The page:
Getting Kids Out Into Nature

Snowshoeing Wrap-up, January and February

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Partially Frozen

I’ve done a couple of snowshoe trips since the New Year, and fully intended to write up a trip report for each, but decided that since time is passing away so quickly, I’ll just write up a blurb about our trips.

Kachess Dam Road

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Kachess Lake Dam Road

This is an easily-accessed area, just off the freeway in Easton (Exit 70 on I-90). You’ll park in a plowed-out area at the side of the road, and start snowshoeing up the road. Sometimes you’ll need to share space with snowmobiles, but the day we were there, we didn’t have any company. When we reached the power lines, we turned left/west, and walked under them until we found a trail heading north into the trees, marked with an orange diamond.

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Under the Power Lines
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Trail Winding Through the Trees

This part of the trail was more interesting, and we enjoyed it a lot. We reached the shore of Lake Kachess, where we sat and had lunch and enjoyed the view of the water, low clouds, and snowy shore.

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Cindy and the Dogs
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Moody Views

After eating, we wandered around the shoreline and then made our way back to the cars. We hiked about 2.5 miles, but you could do more by traversing farther up the road or wandering more around the shoreline. There are no facilities at the trailhead, so if you need a toilet, you can drive over the freeway to Easton Lake State Park, where there are flush toilets and running water. We hiked this with my friend Cindy and her dogs, and another young friend of my daughter’s.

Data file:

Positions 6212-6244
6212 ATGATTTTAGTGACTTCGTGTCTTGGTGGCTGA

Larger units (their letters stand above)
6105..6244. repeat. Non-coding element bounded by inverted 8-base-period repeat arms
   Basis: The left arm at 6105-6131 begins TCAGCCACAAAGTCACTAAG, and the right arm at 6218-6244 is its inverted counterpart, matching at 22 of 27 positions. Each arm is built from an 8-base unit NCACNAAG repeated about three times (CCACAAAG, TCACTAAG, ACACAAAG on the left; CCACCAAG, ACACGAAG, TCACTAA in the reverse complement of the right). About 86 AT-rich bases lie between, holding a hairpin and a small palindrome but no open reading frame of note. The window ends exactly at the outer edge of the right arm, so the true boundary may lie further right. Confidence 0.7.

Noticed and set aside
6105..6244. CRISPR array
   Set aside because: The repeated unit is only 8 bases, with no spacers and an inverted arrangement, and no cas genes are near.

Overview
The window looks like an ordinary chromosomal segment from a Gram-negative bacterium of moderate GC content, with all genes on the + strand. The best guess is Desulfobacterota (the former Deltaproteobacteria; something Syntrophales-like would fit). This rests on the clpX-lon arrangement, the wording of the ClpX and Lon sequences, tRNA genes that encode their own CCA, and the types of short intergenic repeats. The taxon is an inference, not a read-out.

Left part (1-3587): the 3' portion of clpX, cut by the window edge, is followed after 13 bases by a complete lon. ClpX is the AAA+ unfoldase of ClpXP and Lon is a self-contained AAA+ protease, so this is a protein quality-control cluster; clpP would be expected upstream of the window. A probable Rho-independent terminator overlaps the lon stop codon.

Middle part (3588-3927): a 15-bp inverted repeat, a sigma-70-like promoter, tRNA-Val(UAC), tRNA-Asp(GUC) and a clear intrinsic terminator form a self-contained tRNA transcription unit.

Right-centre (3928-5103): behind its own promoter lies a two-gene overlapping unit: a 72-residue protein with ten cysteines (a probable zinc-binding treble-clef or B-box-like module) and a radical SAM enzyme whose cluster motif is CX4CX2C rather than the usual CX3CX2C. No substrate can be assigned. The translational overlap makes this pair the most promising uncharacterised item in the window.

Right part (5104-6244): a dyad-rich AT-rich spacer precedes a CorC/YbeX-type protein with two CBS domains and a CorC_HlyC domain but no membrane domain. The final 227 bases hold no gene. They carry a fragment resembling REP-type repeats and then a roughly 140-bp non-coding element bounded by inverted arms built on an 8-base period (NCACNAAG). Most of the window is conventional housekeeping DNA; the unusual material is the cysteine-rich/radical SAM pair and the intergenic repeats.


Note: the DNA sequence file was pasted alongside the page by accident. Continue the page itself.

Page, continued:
Salmon Ridge Snowshoe

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Nooksack River

The next week, I went out with a girlfriend to the Salmon Ridge Sno-Park along the Mt. Baker Highway. We did the snowshoe trail down along the Nooksack River, and then walked a little ways up the Razor Hone Road. This road is groomed and shared with skiers, so we had to stick to the side as much as we could. We did about 2.5 miles there, too. Clouds were low, and the temps were in the 30s – it was raining, so we got pretty wet by the end. Snow bombs were falling off the trees, too. But we had avoided the wind and pouring rain that had been forecasted for higher elevations all through the Cascades.

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Crossing a Bit of Water

There was a lot of water in the low areas near the river, so we had to carefully make our way through the dips and over fallen trees on this more adventurous trails. This is a neat area to visit when you don’t want to be up high, and want to avoid snowmobiles. The parking lot was about 6-7 inches deep in sloppy, melting, muddy snow, so make sure you have boots or extra shoes along. We helped a lady extract her small pickup from the Sno-park area on the side of the road. She had bald tires, nothing of weight in the back of her truck, and nothing with her in case of emergency. She should not have been out there in that vehicle and those conditions. But I got to use my new military surplus folding shovel that I got last summer for my emergency car kit. This was a neat trip, and really nice to be without the kids for once.